Visually Impaired Pedestrian Safety at Roundabout and Midblock Crossings

Pedestrians and in particular disabled pedestrians are the most vulnerable users of transportation systems. Safety concerns increase at crosswalks of alternative intersection types (e.g., roundabouts) or midblock crosswalks, which are more complicated environments for visually impaired pedestrians. Existing research has focused on investigating pedestrian (both sighted and visually impaired) gap acceptance behavior near roundabouts, or has investigated the impact of signalization treatments for pedestrians on roundabout operations. No study has investigated the compliance level of drivers at roundabout or midblock crossings under various signage types. The objective of this research is to investigate driver compliance to various types of signage for roundabout and midblock crossings. The particular focus is on signs targeted to improve safety of visually impaired pedestrians. The study will investigate the correlation between different sings and levels of driver compliance as it pertains to yielding to visually impaired pedestrians that are waiting at roundabout crossings. This research is not limited to visually impaired pedestrians but it could be extended to include any type of disabled users. The proposed study consists of two parts. First, the research team will perform a thorough review of existing signage and other control devices that have been proposed for roundabout and midblock crossings and other alternative intersection designs. The focus of this research will be on both static signs and signs that can be activated by a visually impaired pedestrian, through an activation button, infrared technology, or smart phone application. In addition to existing signs, the research team will propose new signs that can be tested as of their effectiveness in improving driver compliance of yielding to visually impaired pedestrians at crossings. A static evaluation will be performed to choose the signage types that are expected to be more effective in inferring the yielding behavior from drivers for both roundabout and midblock crossings. The second part of this study will test the chosen from the static evaluation sign designs and will evaluate their effectiveness in improving driver compliance at pedestrian crossings with the use of the driving simulator that is available at the University of Massachusetts Amherst. Multiple scenarios will be developed with different types of signs both user-activated and static at both midblock and roundabout crossings that will allow for an evaluation of driver compliance under various conditions. Several subjects will be recruited to test the scenarios that will differ on the level of pedestrian demands, types of pedestrians (i.e., only visually impaired, only sighted pedestrians, etc.) as well as level of traffic demand that could influence circulating speeds for roundabouts and traveling speeds for midblock crossings. The outcomes of these tests will be sign designs that achieve the highest level of driver compliance for different situations. The proposed research is expected to provide insights for developing and testing pedestrian-activated signs to warn drivers for the presence of visually impaired pedestrians at 2 roundabout and midblock crossings. The outcomes of this research will inform which sign designs are more effective in warning drivers about the presence of visually impaired pedestrians and therefore, improving driver compliance. The ultimate vision is to utilize this information to develop smart phone applications that can be used by visually impaired pedestrians to activate such signs for safer pedestrian crossings. Future work will develop and test such applications through field tests. The proposed research is in accordance with the Safer-Sim theme of using simulation techniques to address safety issues and specifically with the Safety of Vulnerable Road Users theme. The project also fulfills all the project requirements by addressing a safety theme, using driving simulation, involving students at both the undergraduate and graduate level, having a faculty member as a principal investigator (PI) and providing 50% of matching funds from non-Federal sources.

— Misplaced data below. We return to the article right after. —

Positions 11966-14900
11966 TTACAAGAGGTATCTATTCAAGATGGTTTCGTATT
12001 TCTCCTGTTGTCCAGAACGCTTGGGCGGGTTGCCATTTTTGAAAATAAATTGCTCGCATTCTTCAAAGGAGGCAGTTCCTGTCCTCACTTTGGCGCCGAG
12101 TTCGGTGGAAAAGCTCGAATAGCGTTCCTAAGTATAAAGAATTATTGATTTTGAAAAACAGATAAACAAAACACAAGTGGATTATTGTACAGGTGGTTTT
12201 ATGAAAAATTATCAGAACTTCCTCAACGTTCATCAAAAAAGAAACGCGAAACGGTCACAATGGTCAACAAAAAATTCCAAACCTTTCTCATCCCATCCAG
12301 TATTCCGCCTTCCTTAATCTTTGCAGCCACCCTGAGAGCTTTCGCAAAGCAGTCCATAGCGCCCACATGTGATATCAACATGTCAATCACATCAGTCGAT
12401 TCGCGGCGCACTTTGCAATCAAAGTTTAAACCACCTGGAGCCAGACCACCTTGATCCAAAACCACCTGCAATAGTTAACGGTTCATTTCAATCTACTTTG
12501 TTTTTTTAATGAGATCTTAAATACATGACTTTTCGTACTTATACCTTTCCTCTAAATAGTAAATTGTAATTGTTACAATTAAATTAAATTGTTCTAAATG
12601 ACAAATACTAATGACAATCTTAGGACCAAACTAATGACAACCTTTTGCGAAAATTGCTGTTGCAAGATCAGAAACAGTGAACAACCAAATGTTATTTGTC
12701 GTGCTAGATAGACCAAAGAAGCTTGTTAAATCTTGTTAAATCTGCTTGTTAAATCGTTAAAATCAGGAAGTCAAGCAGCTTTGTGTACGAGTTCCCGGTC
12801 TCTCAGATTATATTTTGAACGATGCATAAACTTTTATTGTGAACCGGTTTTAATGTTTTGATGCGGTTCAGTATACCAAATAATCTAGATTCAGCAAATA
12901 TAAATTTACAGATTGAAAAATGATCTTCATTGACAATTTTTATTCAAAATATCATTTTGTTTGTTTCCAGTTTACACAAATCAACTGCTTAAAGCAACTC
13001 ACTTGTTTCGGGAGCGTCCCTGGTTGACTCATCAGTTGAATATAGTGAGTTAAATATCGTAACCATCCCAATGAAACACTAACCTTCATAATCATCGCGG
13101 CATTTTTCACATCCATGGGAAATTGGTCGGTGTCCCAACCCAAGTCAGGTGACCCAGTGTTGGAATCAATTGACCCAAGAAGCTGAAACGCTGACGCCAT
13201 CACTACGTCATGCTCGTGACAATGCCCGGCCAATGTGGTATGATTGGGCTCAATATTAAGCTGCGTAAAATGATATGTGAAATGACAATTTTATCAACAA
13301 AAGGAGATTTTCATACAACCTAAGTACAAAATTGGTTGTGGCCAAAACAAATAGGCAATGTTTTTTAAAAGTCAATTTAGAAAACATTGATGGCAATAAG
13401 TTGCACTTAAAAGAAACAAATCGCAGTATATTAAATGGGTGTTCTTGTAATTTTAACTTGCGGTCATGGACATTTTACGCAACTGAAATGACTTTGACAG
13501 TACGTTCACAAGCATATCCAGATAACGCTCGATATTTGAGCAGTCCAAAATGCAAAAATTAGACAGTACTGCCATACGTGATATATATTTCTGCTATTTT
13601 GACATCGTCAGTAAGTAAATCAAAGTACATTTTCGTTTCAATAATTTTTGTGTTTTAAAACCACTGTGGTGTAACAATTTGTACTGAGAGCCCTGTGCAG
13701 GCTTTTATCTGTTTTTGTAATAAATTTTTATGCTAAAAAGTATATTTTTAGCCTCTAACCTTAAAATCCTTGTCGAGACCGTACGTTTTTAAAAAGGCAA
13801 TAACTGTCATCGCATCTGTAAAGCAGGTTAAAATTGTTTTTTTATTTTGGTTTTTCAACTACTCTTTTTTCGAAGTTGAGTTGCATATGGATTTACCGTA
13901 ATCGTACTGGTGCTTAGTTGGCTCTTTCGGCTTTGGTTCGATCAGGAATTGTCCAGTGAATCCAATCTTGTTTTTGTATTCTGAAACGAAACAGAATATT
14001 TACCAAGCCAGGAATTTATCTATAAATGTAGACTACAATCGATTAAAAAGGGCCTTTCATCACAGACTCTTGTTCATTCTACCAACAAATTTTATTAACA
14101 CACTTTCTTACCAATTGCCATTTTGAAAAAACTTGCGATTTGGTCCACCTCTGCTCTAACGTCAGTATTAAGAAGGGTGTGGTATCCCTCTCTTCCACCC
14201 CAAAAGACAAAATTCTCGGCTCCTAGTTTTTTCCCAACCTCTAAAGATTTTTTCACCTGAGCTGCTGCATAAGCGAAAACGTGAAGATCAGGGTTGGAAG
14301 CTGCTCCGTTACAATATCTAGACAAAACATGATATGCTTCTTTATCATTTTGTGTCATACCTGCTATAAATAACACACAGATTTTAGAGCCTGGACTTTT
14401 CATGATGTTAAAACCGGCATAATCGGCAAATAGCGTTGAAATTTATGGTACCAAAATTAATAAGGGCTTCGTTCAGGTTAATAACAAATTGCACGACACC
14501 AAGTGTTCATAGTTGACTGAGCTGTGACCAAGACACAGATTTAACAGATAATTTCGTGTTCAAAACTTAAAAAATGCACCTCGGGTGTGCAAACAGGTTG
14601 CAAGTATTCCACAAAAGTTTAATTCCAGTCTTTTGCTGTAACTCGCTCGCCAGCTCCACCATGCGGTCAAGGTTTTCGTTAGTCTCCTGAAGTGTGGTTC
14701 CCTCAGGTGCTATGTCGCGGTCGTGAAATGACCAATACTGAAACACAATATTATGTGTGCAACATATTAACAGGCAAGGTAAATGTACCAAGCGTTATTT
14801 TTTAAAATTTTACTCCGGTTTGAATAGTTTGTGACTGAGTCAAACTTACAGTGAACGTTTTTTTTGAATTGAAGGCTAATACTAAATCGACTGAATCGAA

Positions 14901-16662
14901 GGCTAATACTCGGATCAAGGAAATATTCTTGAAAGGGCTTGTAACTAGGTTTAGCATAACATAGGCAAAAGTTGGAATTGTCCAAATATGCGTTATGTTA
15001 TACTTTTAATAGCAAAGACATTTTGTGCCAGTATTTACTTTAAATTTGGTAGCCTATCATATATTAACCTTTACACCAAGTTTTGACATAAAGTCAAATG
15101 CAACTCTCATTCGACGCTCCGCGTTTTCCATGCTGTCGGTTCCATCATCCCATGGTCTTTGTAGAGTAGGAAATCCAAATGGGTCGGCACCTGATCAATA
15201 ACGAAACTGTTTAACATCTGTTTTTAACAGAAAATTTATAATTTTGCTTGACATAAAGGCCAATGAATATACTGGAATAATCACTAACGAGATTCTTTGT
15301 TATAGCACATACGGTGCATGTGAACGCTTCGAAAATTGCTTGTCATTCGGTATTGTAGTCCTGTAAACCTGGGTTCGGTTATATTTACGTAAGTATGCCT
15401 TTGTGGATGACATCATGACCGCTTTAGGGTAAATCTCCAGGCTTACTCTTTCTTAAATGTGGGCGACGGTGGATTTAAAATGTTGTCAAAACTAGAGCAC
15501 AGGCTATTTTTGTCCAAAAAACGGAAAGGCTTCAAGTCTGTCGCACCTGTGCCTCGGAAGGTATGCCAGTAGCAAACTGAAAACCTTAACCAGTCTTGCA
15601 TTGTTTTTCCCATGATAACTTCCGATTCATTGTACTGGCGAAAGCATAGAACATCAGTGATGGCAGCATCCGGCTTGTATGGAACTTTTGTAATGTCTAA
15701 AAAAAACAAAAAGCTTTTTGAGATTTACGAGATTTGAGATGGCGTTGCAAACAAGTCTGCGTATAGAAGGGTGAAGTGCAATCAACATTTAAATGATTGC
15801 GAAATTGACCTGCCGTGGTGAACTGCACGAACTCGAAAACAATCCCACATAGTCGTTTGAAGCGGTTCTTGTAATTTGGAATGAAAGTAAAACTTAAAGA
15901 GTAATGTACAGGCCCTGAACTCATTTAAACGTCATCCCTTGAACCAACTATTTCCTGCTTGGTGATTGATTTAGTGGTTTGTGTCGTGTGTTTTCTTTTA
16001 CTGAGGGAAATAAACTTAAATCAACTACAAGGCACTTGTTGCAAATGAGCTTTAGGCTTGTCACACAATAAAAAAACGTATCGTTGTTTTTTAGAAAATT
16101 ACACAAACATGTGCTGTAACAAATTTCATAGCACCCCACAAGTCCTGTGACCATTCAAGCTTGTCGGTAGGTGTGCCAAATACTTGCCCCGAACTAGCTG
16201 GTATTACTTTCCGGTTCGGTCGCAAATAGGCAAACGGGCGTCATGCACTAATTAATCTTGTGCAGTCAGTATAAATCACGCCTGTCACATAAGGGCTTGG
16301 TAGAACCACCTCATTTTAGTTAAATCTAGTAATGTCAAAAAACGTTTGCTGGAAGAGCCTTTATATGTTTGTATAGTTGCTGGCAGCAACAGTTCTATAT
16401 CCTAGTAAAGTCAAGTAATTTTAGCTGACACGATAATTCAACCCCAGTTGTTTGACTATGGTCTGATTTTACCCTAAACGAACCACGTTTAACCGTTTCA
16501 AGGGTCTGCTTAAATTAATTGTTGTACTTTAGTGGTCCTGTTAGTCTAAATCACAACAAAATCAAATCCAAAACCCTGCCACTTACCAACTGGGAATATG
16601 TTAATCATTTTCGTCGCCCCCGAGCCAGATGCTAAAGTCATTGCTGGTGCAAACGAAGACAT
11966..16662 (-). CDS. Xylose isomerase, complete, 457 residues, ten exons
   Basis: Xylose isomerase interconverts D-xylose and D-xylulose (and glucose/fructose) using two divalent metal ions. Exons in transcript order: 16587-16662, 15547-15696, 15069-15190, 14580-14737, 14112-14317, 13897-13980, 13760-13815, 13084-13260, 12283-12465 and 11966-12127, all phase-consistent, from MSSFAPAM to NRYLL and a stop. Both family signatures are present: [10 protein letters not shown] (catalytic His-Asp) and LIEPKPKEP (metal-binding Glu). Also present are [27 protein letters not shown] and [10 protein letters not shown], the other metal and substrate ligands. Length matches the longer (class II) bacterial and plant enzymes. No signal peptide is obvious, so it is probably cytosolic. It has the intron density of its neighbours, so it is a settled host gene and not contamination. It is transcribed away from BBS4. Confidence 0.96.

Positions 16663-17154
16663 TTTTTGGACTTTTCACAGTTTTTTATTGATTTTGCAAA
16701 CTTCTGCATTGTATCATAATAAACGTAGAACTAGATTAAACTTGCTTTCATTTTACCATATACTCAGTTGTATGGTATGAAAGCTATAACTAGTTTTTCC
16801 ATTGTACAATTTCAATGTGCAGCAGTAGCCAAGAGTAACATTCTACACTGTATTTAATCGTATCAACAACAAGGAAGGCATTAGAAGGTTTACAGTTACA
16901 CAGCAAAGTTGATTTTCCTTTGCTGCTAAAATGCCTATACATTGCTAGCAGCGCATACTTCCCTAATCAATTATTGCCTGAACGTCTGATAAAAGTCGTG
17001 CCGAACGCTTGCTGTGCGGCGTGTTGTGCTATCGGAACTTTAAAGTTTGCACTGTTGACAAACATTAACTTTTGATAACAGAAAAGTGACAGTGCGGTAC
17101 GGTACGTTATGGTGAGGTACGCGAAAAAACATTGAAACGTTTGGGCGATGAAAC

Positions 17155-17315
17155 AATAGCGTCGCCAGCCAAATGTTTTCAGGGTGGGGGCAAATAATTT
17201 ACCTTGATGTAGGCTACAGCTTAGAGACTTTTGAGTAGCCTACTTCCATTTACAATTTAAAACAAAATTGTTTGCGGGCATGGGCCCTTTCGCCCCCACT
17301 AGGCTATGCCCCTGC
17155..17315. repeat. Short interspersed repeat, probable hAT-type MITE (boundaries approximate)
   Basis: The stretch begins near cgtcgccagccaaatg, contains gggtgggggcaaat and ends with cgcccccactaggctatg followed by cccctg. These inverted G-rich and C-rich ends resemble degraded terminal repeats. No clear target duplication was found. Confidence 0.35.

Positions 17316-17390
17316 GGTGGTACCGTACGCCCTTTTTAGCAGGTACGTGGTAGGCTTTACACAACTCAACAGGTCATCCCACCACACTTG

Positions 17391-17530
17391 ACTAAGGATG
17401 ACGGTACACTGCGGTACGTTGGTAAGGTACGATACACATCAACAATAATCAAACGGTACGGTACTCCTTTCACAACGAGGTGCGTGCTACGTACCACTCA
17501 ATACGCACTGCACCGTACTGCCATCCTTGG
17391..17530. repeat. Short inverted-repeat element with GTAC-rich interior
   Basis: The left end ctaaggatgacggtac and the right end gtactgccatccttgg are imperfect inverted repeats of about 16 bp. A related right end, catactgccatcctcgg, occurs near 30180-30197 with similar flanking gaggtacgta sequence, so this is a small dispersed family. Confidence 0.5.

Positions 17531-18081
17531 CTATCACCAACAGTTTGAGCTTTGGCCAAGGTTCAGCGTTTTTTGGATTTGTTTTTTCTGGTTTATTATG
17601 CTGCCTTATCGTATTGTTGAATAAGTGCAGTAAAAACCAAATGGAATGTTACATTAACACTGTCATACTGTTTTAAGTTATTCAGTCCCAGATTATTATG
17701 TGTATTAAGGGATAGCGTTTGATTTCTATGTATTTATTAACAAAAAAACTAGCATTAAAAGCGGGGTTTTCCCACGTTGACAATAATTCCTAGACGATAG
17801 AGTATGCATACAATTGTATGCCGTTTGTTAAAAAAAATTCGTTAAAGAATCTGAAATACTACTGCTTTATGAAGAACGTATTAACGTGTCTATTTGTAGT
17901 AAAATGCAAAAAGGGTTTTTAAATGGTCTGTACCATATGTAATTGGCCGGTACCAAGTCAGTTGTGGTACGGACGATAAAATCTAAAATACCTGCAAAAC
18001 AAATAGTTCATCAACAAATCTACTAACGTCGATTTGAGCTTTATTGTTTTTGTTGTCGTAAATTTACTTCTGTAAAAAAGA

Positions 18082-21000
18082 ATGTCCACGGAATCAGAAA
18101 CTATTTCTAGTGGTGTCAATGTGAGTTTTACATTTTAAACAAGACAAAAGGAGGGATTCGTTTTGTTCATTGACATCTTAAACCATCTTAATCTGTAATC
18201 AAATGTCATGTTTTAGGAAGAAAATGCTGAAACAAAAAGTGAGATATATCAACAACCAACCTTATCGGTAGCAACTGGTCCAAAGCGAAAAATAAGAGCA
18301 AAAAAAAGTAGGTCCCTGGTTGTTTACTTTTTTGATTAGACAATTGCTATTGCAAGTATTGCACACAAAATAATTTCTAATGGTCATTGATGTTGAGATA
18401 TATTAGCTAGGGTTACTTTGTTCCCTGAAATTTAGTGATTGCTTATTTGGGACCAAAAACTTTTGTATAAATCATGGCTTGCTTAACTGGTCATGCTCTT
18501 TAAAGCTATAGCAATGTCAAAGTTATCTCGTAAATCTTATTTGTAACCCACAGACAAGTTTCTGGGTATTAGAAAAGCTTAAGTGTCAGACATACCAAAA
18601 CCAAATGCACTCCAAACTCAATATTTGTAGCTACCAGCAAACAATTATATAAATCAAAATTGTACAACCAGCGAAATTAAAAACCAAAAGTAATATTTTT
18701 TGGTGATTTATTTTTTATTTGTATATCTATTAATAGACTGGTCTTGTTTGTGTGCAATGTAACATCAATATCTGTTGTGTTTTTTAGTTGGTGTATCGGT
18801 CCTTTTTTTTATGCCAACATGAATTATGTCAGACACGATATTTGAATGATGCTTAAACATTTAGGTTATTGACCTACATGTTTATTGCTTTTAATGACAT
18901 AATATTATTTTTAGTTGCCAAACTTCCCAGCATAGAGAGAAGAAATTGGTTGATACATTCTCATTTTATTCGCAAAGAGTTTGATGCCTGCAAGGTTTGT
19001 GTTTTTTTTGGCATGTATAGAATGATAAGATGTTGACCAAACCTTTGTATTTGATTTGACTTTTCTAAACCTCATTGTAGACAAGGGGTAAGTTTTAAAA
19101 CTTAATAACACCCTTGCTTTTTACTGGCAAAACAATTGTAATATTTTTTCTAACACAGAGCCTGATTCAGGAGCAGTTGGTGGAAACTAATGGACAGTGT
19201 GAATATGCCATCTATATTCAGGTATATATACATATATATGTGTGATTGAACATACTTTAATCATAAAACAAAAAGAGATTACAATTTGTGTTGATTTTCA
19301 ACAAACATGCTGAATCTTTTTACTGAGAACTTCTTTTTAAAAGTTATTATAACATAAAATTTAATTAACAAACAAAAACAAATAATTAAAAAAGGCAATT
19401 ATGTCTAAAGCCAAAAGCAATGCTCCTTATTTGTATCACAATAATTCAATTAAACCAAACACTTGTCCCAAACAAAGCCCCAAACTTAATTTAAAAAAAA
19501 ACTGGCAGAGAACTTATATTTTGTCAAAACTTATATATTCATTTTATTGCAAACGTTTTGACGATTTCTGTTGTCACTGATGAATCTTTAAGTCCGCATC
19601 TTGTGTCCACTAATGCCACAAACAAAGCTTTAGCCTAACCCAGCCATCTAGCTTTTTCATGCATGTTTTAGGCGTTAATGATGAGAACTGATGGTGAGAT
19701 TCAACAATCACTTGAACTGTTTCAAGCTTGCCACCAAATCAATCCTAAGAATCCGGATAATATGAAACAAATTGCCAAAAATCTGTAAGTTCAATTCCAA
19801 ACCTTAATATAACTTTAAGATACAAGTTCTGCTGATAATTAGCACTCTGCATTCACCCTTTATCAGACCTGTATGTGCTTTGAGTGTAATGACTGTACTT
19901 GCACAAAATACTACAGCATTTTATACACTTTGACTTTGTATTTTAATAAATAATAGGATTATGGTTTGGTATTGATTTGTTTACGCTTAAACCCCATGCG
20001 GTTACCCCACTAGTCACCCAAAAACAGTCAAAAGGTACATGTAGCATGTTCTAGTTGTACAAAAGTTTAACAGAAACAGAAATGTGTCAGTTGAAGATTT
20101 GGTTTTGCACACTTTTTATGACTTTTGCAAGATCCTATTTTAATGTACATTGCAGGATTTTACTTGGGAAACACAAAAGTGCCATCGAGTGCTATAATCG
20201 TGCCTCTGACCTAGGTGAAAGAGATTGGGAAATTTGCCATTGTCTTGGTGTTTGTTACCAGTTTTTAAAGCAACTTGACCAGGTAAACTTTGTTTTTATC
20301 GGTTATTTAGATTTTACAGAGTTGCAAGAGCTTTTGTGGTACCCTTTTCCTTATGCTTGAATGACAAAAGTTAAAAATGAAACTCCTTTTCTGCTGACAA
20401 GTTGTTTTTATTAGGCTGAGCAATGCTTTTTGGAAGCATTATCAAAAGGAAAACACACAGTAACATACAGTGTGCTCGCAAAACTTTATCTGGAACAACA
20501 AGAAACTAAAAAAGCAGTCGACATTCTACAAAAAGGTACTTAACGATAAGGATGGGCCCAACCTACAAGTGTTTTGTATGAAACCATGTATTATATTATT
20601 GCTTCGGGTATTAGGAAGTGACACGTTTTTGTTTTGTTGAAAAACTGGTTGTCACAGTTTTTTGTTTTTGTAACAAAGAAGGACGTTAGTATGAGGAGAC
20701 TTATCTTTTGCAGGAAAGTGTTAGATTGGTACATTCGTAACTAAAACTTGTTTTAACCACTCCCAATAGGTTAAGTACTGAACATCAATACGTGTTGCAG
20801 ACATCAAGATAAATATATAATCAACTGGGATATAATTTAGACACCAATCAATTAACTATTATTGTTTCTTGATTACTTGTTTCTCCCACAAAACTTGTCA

• Supplemental Notes:
    • Research project done at University of Massachusetts-Amherst


  • English


  • Status: Completed
  • Contract Numbers:


  • Sponsor Organizations:

    Research and Innovative Technology Administration

    University Transportation Centers Program
    1200 New Jersey Avenue
    Washington, DC  United States  20590
  • Project Managers:

    Kline, Robin

  • Performing Organizations:

    Safety Research Using Simulation University Transportation Center (SaferSim)

    University of Iowa
    Iowa City, IA  United States  52242
  • Principal Investigators:

    Ganz, Aura

    Christofa, Eleni

  • Start Date: 20150401
  • Expected Completion Date: 20170630
  • Actual Completion Date: 0
  • Source Data: RiP Project 39246

Subject/Index Terms

Filing Info

  • Accession Number: 01556941
  • Record Type: Research project
  • Source Agency: Safety Research Using Simulation University Transportation Center (SaferSim)
  • Contract Numbers: DTRT13-G-UTC53
  • Files: UTC, RiP
  • Created Date: Mar 14 2015 1:00AM